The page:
Unfortunately, clumped-up spices are a typical irritant that troubles many home cooks. The question is, why does this occur and what can you do to prevent it from happening?
How can I prevent the spices from forming clumps? The easiest approach to prevent your spices from becoming clumpy is to store them in an airtight container away from any sources of moisture. The accumulation of moisture will gradually bind the spices together, which will cause them to become more stable. To further improve your overall experience with the product, we suggest that you replace the shaker cap with an airtight cover.
Why Do Spices Clump Together?
The answer to this question should focus on the “how” rather than the “why.” Once you have an understanding of how clumping occurs in spices, you are able to apply that knowledge to any powdered food!
If you were to point the finger at just one thing, it would be dampness as the cause of clumping.
Even though it can’t be seen, moisture is present all around us, and it can have a devastating impact on fine powders such as spices and seasoning mixes if it gets into them.
If you look at a seasoning via a microscope, you will see that it is composed of extremely tiny particles that resemble crystals and that are stacked one on top of the other with very minute spaces in between. These spaces are what allow the powder to continue to flow easily.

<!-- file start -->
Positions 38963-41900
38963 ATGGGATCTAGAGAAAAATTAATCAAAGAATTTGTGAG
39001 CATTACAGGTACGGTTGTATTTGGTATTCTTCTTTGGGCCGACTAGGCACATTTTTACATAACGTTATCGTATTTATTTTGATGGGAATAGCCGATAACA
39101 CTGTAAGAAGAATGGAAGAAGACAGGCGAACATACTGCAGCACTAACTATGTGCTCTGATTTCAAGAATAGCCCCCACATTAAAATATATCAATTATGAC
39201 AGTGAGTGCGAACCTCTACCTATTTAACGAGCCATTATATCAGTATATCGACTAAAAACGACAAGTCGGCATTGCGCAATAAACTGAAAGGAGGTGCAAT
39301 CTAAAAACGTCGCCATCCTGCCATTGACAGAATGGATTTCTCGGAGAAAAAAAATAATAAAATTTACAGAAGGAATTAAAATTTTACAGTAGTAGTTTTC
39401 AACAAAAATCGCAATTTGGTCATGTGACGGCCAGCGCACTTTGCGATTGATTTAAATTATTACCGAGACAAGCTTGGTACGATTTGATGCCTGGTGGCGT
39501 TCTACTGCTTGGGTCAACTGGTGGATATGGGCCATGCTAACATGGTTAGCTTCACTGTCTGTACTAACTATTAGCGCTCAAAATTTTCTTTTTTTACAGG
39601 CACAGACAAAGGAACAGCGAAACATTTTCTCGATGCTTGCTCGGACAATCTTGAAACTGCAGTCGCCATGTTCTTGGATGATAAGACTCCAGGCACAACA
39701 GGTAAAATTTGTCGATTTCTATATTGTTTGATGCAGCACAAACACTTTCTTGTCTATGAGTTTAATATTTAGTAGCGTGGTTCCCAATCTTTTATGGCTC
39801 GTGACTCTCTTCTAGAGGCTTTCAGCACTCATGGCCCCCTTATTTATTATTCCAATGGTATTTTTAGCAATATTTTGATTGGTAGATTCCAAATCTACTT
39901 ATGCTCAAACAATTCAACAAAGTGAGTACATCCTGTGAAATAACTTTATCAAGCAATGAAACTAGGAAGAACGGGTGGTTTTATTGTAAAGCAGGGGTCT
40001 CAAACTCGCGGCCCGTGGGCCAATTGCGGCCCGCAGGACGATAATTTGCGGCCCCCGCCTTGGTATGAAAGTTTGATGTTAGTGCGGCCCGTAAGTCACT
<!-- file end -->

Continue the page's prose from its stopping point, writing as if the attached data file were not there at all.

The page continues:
But as soon as the powder is exposed to moisture, such as when the container is shaken over a pot that is heating, the water molecules fill up these gaps and trigger disintegration, which links the particles together.
When using less intense lighting, you may only be able to make out single clumps in various regions of the spice (mostly around the surface). However, over the course of time, as more and more water molecules fill the space, the spices will finally become more stable and solid.
However, the pace at which individual spices clump together is largely determined by the kind of ingredient used.
For instance, garlic and onion powders are infamous for clumping together, but other spices, such as red chili powder, tend to clump together at a far slower pace.
The Function That Anti-Caking Agents Play
When talking about various types of commercial components, you could have read or heard this word. Anti-caking agents are either components that absorb excess moisture or chemicals that coat the materials to make them more water-resistant. Both types of anti-caking agents are referred to together as “anti-caking agents.”